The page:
Air of oppression: Iran’s broken regime cannot be fixed

These people, too, ought to be acknowledged by name: the activists, musicians, children and students abducted from their homes, schools and residences — some of whom may now face the death penalty.
Protests against Mahsa Amini death
Protests against Mahsa Amini deathReuters


Every day another funeral: young people carried to their graves by their families, mothers carried to their graves by their children. For weeks now, these images have dominated the news from Iran. Right now, the picture circulating around the world is of a 5-year-old weeping beside her mother’s grave. Fereshteh Ahmadi, who had two children, was shot and killed by security forces. The image of her little daughter at her grave is heartbreaking for me as a mother — for every mother, for every human being. Or so you would think.

To date, at least 270 Iranians — women, men and 30 minors — have been shot or beaten to death because they took to the streets to express their anger and outrage following the death of Jina Mahsa Amini on Sept. 16. People are being murdered because they are fighting for democratic values. They want to live according to these values. And for this they are paying with their lives.

Protests at graveyards

Every day marks 40 days since a protester’s death in Iran right now — and relatives and demonstrators turn out to observe the occasion. Despite the significant security presence, tens of thousands of people come to gather in and around the cemeteries. They mourn Jina Mahsa, Nika, Sarina, Hananeh, Asra and Hadis, to name just a few of the brave girls and women killed. Parents are being arrested in order to force “confessions” by torture — made to say that their children died of heart failure or a stroke or by suicide.

Cemeteries and universities are now the biggest sites of protest. Every innocent victim increases the anger and determination of Iranian women and men, and strengthens their unity in standing up against the government. Human rights organisations estimate that about 14,000 people are being held and abused in Iran’s overflowing jails, including at Tehran’s infamous Evin prison.

These people, too, ought to be acknowledged by name: the activists, musicians, children and students abducted from their homes, schools and residences — some of whom may now face the death penalty. Every day, their calls grow louder and more clear: “Death to the dictator, death to a regime that murders children,” they cry. “Death to the whole apparatus of power, death to the Islamic Republic.”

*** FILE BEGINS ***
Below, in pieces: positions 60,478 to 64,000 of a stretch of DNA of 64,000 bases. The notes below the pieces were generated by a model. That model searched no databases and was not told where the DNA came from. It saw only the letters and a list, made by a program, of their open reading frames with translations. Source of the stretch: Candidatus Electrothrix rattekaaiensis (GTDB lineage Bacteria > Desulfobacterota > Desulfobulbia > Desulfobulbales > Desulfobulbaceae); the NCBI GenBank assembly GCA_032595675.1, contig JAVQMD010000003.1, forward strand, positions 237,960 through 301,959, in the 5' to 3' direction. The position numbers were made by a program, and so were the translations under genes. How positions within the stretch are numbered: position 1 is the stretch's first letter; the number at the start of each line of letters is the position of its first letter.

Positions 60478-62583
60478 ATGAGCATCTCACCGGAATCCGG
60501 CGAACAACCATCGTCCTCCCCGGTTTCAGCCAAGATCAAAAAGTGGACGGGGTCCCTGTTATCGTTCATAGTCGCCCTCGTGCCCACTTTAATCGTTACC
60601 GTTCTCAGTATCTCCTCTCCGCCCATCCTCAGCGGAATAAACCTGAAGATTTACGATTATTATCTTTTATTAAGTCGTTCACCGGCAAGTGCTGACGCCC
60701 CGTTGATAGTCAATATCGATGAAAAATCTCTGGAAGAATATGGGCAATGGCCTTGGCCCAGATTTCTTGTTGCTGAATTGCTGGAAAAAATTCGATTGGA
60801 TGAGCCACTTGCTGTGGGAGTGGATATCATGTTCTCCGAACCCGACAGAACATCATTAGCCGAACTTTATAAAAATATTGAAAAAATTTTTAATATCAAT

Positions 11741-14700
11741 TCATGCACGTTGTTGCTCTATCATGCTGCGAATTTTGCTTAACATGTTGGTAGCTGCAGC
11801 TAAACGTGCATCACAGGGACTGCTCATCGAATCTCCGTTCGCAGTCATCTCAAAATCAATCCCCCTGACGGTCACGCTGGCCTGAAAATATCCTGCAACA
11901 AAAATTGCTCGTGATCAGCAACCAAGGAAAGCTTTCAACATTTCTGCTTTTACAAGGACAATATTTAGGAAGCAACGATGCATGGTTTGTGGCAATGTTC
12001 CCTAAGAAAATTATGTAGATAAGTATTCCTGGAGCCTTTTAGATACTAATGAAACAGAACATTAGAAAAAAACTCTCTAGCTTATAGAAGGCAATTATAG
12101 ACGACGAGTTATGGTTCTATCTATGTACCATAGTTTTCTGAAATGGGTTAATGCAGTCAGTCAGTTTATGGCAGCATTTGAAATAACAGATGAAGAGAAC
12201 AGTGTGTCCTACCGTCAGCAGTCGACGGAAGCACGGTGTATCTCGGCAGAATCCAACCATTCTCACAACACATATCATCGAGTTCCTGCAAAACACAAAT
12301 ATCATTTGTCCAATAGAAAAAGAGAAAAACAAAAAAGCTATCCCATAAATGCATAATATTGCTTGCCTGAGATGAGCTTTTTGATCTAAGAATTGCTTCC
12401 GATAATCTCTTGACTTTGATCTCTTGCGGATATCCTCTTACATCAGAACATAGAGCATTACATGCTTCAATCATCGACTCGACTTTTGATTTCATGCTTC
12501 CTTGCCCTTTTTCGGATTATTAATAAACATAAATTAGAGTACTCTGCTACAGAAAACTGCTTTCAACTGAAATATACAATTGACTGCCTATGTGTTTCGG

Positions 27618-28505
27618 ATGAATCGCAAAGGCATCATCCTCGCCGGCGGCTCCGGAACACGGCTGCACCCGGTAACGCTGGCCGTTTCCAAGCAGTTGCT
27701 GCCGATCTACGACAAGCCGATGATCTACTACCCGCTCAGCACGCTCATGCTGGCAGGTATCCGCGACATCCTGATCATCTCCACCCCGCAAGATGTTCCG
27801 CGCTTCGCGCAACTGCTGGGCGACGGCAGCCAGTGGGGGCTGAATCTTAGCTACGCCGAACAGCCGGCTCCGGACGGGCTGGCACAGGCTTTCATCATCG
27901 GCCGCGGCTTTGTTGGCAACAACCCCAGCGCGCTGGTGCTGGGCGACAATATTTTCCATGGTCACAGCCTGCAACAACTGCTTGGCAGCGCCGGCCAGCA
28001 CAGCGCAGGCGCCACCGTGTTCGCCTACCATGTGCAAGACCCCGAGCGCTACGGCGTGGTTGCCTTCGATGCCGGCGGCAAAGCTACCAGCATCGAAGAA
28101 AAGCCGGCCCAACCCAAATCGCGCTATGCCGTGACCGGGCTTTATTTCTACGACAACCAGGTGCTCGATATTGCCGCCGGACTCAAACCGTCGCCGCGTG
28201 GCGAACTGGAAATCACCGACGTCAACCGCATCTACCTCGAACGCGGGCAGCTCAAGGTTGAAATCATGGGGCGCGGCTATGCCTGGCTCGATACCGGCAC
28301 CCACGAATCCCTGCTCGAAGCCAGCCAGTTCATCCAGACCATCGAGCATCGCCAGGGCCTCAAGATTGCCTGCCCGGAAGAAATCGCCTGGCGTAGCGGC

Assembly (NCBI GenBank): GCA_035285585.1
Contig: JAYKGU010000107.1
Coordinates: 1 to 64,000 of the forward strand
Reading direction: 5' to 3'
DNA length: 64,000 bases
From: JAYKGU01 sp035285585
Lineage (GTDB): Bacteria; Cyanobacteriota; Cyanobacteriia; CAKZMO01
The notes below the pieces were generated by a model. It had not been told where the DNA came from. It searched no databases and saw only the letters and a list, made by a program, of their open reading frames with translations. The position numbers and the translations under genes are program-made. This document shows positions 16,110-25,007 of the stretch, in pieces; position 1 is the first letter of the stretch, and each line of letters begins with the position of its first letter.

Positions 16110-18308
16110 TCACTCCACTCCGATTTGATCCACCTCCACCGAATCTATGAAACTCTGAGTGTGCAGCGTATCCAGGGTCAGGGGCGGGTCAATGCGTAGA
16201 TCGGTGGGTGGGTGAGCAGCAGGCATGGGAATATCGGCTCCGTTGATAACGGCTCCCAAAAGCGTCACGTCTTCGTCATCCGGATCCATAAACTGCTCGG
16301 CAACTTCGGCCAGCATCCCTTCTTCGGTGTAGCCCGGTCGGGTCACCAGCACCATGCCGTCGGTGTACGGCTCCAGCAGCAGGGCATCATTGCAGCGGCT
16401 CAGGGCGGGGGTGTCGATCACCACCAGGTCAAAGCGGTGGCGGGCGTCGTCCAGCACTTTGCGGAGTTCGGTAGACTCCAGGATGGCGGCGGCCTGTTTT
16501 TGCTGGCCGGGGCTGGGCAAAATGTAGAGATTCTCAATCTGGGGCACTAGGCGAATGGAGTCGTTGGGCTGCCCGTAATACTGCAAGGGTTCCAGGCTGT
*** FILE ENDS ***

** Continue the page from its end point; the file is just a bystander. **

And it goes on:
A regime beyond reform

In the West, of all places, it seems that many political leaders cannot hear the screams of Iranians. Or is it that they don’t want to? Why is the West clinging to possible reform scenarios when people in Iran have known for many years that this system cannot be fixed?

With Iran in the midst of a unique feminist revolution, Germans have directed their expectations for a response to Foreign Minister Annalena Baerbock. But how is it possible that the German Chancellor, Olaf Scholz, remained silent for five weeks? It wasn’t until Oct. 31 that he condemned, in a tweet, the “disproportionate violence of the security forces” against demonstrators in Iran. And why is the West still hoping for a resumption of the Iran nuclear agreement, signed in 2015 and abandoned in 2018? This is a slap in the face of all Iranian women and men who are currently putting their lives on the line.

The demonstrators do not want reforms or compromises. Because what compromises can you make with a regime that arrests schoolgirls, rapes them, shoots them, beats them to death?

As an Iranian, and as a journalist following the pictures, videos and flood of news stories coming out of Iran every day, I speak for my compatriots who have been protesting for weeks when I say that people want regime change. They want to live self-determined lives in a free and democratic country. This is not possible with the current regime in Tehran.

It is irresponsible to strengthen or legitimise a regime that will stop at nothing to remain in power. A regime that no longer has any legitimacy among its own population cannot be legitimised by the international community as a diplomatic partner for dialogue..

This article was provided by Deutsche Welle

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